The material comprising the volume draws upon the work done by distinguished early scholars of Jainism, including the late Umakant Shah and Pandit Laxmanbhai Bhojak, as also the relatively more recent work of Shridhar Andhare. And in it we are led into the complex world of vastrapatas that are arranged in different categories: Tantric patas; cosmological diagrams; renderings of pilgrimages, mentally and physically undertaken; vijnaptipatras that were memorials addressed by the members of a community to celebrated Jain munis inviting them to spend their months of retreat in their city. Understandably there is nothing here of the things that most people know Jaina paintings by—kalpasutras and kalakacharya-kathas, sangrahani sutras and the like—because those belong to the category of miniatures. What one encounters here are large works that take the viewer/devotee into domains different from those of the life stories of the great Tirthankaras and Acharyas. Whether these large works serve as aids to concentration, contain subtle speculations about the nature of the cosmos that we are all part of, ensure victory over self or over ‘the other’, there is in them great visual excitement and an invitation to enter the world of thought.
The Arihantas and Siddhas—invoked each day and at each step by the devotee — all appear in these patas, of course, but so do amply endowed maidens—long, inviting eyes, sword-sharp noses, waists so thin as to appear resting on the edge of disappearance—dancing around them and making music as if to distract them from meditating. Mystic syllables like rhim, krim, om mingle with images of sacred feet and sadhakas stand in attendance with folded hands. The central field of an uncommonly large pata features a grid of tiny little squares in which an infinite range of numbers—evidently meticulously calculated and meaningfully arranged—appear, everything surrounded by the most delicately painted borders filled with images of gods and goddesses, equestrian figures and elephants, peacocks and unearthly trees. Everywhere sari-ends flutter in these patas, lotuses bloom, yakshas and apsaras fly about, siddhas and munis remain seated in concentrated thought, and sacred formulae stay inscribed in their allotted spaces. Suddenly, however, one can also get propelled towards elevated spheres as one takes in patas that envision two and a half continents—adhai-dvipas—featuring a conceptual world of concentric circles and bands of oceans interspersed with sacred geometric shapes inside which devotee couples dwell, and every inch of the remaining spaces is filled with minutely calligraphed texts. One can also move, somewhat playfully, towards painted patas depicting ‘snakes and ladders’ kind of dice-games with squares, all organised to make the players rise upwards through good deeds and fall into the nether regions through sins and misdeeds that take the form of snake-heads. Or take in one of the most celebrated documents of medieval times—a vijnaptipatra—which records a ban on animal killing granted as a concession by the Emperor Jehangir to the Jaina community in 1610.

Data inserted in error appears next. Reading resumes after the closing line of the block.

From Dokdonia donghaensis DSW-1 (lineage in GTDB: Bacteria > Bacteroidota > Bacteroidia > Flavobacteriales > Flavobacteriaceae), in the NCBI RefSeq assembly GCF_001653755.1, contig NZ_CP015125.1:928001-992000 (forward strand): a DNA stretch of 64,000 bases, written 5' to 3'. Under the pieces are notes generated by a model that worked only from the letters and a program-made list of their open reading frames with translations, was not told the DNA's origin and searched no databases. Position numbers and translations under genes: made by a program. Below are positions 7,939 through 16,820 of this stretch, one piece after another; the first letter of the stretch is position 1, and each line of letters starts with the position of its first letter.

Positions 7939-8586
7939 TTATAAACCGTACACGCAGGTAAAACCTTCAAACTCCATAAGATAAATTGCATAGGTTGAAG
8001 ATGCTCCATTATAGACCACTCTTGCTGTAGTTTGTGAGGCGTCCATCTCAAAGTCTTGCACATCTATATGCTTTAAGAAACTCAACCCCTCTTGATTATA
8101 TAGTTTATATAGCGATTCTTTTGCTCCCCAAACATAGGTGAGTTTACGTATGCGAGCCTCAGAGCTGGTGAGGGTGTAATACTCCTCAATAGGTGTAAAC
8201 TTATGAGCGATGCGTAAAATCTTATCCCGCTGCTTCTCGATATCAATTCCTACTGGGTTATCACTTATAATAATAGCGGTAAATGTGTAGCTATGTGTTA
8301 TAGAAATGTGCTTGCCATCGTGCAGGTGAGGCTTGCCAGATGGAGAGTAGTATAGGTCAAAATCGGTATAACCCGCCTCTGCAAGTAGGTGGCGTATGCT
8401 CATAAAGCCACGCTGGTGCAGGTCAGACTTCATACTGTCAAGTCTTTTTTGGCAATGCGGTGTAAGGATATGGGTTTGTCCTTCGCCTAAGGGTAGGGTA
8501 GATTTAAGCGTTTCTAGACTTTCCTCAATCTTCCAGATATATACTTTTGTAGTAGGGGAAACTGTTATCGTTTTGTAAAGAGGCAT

Also read | Art N Soul: The Untold Story of the Sarabhais
In a manner of speaking, with this ‘document’ the volume I speak of lands the reader back in the all too real world that we live in. But, somehow, glimpses of the wondrous, rarefied Jaina world of retreat and meditation, of mystical symbols and unseen continents, keep lingering in the mind.
This article has been republished as part of an ongoing series Art N Soul from The Tribune.